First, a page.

Researching & Experimenting with Collographs

Following further discussion on developing my artwork in my recent tutorial on 15th April, I have decided to experiment collograph printing to see if it might be another dimension to add to my artwork.

There are so many instructional videos on You Tube and I found an inspiring one by Mael Matthews, (a senior art educator for TES), https://www.youtube.com/watch?v=Mc-ybzxIbEU. I created some A5 print plates from found items at home – aluminium foil, string and brown paper, and was fairly satisfied with the outcome, although I did think it looked quite simplistic. It was difficult to know how deep to carve into the grey board, and how much layering to build up onto the plate. The pvc glue I used was very watery, and the string and foil didn’t completely adhere to the greyboard I’d bought. I had to recoat those sections with more glue, which became very hard when dry.

I arranged to see our Fine Art technician, Kev and met for a detailed discussion about what I wanted to achieve. He gave me helpful advice and showed me examples of abstract collograph prints and print plates. We discussed how to build up a collograph print plate, what works and what doesn’t. (The string detail from my test plate I made from the video is too hard, and it will tear the paper when printed, so I can’t use this plate in the intaglio press. Another issue is not being able to print onto my actual map background layer paper, which is hand painted, first with gesso, then with a blended wash of watercolour. I can’t print directly onto this as the paper needs to be soaked in water and has to be completely damp prior to printing. Soaking the paper would wash away my watercolour layer, which is an integral part of my map.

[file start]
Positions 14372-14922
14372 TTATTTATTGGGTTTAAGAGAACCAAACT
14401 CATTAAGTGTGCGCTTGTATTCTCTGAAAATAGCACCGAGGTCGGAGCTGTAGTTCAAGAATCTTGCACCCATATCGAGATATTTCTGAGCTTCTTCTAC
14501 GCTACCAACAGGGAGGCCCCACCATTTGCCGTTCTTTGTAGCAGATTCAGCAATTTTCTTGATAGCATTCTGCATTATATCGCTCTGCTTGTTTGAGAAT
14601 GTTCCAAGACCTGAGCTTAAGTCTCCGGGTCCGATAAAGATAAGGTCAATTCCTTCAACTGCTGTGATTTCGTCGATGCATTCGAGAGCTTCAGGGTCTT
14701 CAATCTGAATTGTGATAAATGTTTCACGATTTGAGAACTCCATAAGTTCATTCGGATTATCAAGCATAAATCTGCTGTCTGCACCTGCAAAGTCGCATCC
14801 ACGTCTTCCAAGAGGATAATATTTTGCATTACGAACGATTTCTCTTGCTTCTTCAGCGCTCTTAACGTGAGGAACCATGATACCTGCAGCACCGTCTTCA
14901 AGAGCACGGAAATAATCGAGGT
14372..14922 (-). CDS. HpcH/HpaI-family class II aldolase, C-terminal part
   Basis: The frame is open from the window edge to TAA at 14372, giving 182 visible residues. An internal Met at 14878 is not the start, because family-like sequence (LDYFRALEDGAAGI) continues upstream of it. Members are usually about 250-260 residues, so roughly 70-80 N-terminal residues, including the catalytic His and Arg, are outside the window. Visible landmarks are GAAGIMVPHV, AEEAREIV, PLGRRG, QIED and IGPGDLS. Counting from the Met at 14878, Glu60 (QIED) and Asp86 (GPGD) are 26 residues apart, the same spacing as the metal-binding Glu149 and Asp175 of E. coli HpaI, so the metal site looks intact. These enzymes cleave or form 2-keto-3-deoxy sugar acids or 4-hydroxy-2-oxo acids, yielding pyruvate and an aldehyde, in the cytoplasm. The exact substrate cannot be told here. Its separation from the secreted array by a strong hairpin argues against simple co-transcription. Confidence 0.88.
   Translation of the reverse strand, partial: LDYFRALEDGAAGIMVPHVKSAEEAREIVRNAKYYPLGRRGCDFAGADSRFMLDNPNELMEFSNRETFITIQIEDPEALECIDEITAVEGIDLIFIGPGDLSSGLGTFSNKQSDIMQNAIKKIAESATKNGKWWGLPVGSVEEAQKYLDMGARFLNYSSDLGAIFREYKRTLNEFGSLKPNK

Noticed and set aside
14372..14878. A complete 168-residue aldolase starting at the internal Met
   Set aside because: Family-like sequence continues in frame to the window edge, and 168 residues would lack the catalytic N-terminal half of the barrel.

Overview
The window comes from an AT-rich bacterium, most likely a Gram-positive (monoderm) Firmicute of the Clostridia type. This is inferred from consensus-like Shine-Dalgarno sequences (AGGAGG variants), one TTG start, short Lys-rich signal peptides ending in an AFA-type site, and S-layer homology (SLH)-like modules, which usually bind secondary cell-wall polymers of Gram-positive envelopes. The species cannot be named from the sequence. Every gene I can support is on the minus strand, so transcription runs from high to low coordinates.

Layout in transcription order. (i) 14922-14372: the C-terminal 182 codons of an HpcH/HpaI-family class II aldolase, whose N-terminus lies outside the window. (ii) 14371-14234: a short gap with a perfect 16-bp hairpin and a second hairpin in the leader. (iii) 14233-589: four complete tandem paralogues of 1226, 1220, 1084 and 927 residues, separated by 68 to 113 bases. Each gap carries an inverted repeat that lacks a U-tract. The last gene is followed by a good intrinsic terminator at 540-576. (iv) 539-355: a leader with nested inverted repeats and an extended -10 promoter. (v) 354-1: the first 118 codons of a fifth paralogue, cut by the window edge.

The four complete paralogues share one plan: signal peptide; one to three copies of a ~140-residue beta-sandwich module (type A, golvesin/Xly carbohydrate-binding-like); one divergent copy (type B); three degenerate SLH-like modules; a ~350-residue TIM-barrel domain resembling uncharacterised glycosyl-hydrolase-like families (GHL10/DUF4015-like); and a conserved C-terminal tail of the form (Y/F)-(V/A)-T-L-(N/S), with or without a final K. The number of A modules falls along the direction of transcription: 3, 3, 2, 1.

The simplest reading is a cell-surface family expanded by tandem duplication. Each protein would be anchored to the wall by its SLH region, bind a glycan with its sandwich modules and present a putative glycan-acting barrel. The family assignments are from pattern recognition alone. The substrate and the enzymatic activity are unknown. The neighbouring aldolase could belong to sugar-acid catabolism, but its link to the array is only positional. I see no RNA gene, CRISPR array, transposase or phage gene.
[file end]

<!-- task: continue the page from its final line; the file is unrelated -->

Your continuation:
We discussed the possibility of creating smaller plates onto cartridge paper which could be collaged onto the map. I suggested wet-strength tissue paper, but this would also tear. The colour of the print ink will need to be fairly pale or mid-tone – I’m concerned as many collograph prints I’ve researched appear to be quite ink-heavy – does there need to be that much ink in the plate to get a good print? Test printing this will be the only way to find out. Following Kev’s knowledgeable advice I made three further print plates, using egg shells, soft thread from bandages, paper doilies, dried herbs, found paper and pressed ferns. These need to be coated with 3 layers of shellac to seal the plates, (some of the detail might lift off in the process). Kev will prepare the plates with shellac layers, and when they are fully dried I will book to use the intaglio press with his supervision next week and see how they print out. Will the egg shell become further crushed? Too small? Will the detail I added register on the prints? It will be interesting to see the outcomes of my prints next week and what works well. Perhaps I can incorporate a successful print in to my final artwork ….